Labour 'scraped' Batley and Spen by-election win says Jenrick
When you subscribe we will use the information you provide to send you these newsletters. Sometimes they’ll include recommendations for other related newsletters or services we offer. Our Privacy Notice explains more about how we use your data, and your rights. You can unsubscribe at any time.
A YouGov poll put the Labour leader at 30 points at the end of June, two points lower than when he replaced Jeremy Corbyn in April last year. Over 1,700 people contributed to the survey which quizzed pollsters on their voting intention.
The Conservatives are now on 42 points, a recent bounce since January as the fabled “Freedom Day” approaches.
The vaccination success is also likely to have contributed to the surge in Tory popularity.
Since taking over as Labour leader, Sir Keir’s ratings increased from 32% to a peak of 41% in January – placing Labour over the Conservatives who only polled 37% at the time.
The poll was aggregated between 23-24th of June meaning Labour’s recent by-election victory in Batley and Spen had not yet been taken into account.
Many experts saw the Batley and Spen by-election as an acid test for Sir Keir’s leadership.
Last Thursday’s result came as a surprise to some experts as Labour candidate, Kim Leadbeater, overcame the odds to win the election with a narrow majority of 323.
She squeaked to victory with 13,296 votes over her main Tory rival, Ryan Stephenson, who pulled in 12,973.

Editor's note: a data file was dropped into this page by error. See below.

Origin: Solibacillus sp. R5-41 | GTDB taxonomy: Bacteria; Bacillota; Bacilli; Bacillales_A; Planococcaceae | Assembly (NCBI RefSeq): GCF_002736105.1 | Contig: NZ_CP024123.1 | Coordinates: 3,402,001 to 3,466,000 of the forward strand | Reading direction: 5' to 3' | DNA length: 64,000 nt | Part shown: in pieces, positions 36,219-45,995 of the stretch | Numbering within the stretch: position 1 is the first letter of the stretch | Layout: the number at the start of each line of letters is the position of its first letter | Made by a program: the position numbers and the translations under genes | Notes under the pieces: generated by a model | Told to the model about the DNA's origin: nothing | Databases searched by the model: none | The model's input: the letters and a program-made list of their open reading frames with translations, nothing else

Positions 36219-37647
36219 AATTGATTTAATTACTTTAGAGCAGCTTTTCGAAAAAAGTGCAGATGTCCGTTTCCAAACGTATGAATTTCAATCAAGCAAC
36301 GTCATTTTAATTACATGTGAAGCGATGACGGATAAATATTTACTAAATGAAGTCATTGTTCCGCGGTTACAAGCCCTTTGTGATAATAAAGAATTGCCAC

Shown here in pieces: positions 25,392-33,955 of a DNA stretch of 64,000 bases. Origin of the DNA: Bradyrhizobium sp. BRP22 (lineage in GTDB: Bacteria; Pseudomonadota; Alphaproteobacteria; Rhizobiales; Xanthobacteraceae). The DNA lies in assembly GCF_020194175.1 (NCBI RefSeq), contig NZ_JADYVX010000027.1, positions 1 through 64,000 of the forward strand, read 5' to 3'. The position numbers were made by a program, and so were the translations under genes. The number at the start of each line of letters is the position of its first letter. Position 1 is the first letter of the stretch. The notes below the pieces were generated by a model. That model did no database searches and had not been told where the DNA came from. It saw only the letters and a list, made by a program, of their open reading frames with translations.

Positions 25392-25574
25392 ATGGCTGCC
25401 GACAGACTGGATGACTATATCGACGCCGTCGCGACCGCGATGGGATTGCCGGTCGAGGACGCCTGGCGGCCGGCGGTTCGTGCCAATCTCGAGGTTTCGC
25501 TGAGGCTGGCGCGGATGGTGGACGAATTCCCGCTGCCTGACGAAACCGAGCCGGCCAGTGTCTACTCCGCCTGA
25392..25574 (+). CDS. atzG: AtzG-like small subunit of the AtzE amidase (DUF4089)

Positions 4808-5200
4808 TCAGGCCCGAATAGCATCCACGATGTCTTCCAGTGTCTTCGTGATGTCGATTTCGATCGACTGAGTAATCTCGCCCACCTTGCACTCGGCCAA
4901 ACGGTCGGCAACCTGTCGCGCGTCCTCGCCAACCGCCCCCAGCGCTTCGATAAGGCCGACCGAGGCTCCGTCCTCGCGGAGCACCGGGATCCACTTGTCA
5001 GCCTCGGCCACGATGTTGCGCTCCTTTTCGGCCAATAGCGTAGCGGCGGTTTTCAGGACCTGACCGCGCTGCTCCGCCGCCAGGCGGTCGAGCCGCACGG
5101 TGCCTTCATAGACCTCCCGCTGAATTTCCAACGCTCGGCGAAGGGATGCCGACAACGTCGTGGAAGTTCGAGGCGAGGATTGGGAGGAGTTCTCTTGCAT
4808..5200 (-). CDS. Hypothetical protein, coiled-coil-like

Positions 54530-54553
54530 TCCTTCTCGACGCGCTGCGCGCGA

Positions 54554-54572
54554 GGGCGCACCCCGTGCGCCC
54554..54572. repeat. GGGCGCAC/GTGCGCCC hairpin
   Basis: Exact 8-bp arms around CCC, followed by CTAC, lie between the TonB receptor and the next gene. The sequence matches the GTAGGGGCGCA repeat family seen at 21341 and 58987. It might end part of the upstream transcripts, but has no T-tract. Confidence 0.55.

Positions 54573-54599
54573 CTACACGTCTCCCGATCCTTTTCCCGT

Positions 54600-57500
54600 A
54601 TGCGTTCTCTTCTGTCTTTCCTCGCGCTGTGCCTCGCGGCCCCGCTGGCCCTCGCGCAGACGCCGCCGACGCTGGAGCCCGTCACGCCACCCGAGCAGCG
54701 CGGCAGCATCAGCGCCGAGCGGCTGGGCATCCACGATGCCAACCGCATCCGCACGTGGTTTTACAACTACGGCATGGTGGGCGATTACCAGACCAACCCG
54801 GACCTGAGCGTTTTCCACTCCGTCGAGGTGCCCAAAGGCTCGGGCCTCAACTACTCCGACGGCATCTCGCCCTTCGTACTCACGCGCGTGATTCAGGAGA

Ms Leadbeater is the sister of the West Yorkshire constituency’s former leader, Jo Cox, who was murdered in 2016.
Although this undoubtedly added to Ms Leadbeater’s popularity, Rachel Reeves, the shadow chancellor, argued the by-election was won because of Sir Keir Starmer’s leadership.
She told Sky News: “Under Keir’s leadership, we won in Batley and Spen.
“Keir will take us into the next election and I believe that result, in the early hours of Friday morning, is the start of more victories for Labour.”
The poll results also came before a report by The Times suggesting Angela Rayner’s allies had been canvassing support in the event Labour lost the Batley and Spen by-election.
£100m jobs scheme fails to pay out SINGLE PENNY [REVEAL]
Frost warns of ‘growing’ backlash to EU deal [SPOTLIGHT]
Starmer humiliation: Polling guru exposes worst by-election in years [INSIGHT]
The deputy Labour leader was quick to deny knowledge of the plot, insisting the story which appeared on the front page of The Times was “news to me.”
A spokesperson for Ms Rayner also deflected the accusations, saying any support drummed up for the deputy leader’s challenge was “not done with Angela’s backing”.
Source: Read Full Article